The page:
Watching the skies and the thermometer in the Peace

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The crop report for the Peace region is generally favourable, but weather conditions now and later are giving growers plenty of anxiety. Alberta Agriculture market specialist David Wong said frequent rains and showers are slowing up haying operations and the fescue harvest in northwestern Alberta.

“We’ve been on a hail watch as well as watching out for the five-letter F word: Frost,” Wong said in early August. “Right now, we are hoping for hot weather to help maturity.” He said producers certainly don’t need any more moisture. “Rain continues to be hit or miss, with heavy local showers throughout the Peace,” he said.

Producers are looking for bumper crops, if everything goes well. “Crops are looking terrific,” Wong said. The July 30 provincial crop report showed crop conditions at 89 per cent and “good to excellent” compared to the five-year average of 66 per cent for this time period. Wong said soil moisture conditions (81.5 per cent) are excellent, with just under two per cent reported as excessive.

“Haying operations are all over the map,” he said. “Some guys are finished while others waited and have just cut their hay. “Many fields have been rained on and swaths turned.” Still, Wong said yields are very good at well over two tons per acre. The average here is about 1.6. “Many pastures are being hayed as pasture yields are very good to sustain the animals on the other pastures,” he said.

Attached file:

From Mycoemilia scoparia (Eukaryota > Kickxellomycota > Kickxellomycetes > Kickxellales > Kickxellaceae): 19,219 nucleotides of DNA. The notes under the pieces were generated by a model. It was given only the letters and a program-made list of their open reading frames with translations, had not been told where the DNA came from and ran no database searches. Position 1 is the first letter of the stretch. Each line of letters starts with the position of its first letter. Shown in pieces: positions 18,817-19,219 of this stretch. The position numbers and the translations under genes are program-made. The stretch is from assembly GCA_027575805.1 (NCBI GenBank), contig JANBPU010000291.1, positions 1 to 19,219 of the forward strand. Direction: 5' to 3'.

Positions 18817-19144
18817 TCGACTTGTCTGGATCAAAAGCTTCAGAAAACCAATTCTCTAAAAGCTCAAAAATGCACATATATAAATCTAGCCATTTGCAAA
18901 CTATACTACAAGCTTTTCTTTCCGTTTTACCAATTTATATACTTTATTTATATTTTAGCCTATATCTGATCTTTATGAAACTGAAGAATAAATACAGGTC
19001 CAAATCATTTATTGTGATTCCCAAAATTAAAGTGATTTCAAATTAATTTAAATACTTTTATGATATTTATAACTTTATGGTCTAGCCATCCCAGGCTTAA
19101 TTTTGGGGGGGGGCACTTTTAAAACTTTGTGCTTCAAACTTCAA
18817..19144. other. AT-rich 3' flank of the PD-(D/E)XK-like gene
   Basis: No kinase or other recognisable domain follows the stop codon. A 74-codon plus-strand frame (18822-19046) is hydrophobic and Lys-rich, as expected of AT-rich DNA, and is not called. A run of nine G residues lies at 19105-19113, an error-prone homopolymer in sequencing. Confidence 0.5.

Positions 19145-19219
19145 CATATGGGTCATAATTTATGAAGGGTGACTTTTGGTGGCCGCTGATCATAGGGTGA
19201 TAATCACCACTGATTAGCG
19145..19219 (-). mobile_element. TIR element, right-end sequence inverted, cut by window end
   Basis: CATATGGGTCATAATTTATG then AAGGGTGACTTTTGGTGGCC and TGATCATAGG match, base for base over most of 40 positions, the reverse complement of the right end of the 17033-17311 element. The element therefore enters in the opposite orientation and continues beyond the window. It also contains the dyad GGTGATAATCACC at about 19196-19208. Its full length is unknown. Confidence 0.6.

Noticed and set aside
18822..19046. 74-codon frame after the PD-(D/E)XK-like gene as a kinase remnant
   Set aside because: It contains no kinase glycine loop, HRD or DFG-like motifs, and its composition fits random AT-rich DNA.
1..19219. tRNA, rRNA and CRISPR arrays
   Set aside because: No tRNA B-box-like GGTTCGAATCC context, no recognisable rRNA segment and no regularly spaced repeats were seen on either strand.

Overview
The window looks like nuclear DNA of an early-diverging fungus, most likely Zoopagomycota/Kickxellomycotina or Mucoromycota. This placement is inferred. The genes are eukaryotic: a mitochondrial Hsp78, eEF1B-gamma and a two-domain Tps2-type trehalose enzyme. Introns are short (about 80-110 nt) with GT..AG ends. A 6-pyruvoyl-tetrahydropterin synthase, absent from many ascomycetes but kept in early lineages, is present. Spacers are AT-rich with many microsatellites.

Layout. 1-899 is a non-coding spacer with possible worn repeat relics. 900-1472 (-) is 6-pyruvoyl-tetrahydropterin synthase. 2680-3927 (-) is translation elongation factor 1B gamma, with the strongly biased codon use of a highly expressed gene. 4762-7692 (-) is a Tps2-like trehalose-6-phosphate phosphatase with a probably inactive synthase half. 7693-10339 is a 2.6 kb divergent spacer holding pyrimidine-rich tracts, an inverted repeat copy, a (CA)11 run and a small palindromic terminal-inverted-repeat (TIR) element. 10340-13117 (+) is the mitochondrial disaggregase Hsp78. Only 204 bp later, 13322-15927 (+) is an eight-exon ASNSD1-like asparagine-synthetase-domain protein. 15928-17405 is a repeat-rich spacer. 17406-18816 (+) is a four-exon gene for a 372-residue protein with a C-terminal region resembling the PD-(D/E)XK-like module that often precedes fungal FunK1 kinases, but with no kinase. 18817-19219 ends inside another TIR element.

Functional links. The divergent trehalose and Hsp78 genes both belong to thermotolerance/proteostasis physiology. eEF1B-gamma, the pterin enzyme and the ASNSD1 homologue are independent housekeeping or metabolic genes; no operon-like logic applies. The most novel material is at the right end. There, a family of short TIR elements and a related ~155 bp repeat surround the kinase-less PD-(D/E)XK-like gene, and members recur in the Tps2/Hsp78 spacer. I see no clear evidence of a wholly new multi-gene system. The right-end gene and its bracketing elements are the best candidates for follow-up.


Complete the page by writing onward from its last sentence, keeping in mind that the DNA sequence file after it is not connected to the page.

Canola was finishing flowering and needed three weeks for seeds to set. “There’s lots of pods there and the crops look very good,” said Wong. Peace region wheat was in the late-milk stage and looked promising, he said. “We just need the heat to ripen the crop, let the later tillers catch up, avoid frost, and hopefully get a good grade.”

Wong said many producers utilized fungicides this year in canola due to the moisture causing disease buildup in some areas; dry conditions inviting bugs. “Our winter wheat is late but with the good moisture it has continued to grow,” he said, adding some fields could be ready within the week.

Peace region fescue harvest had commenced in early August and Wong said initial reports indicated an average crop. “Second-year fields do not look good for yield,” he added. Overall, Wong said, “we’re not looking at harvest starting in general until early September.”

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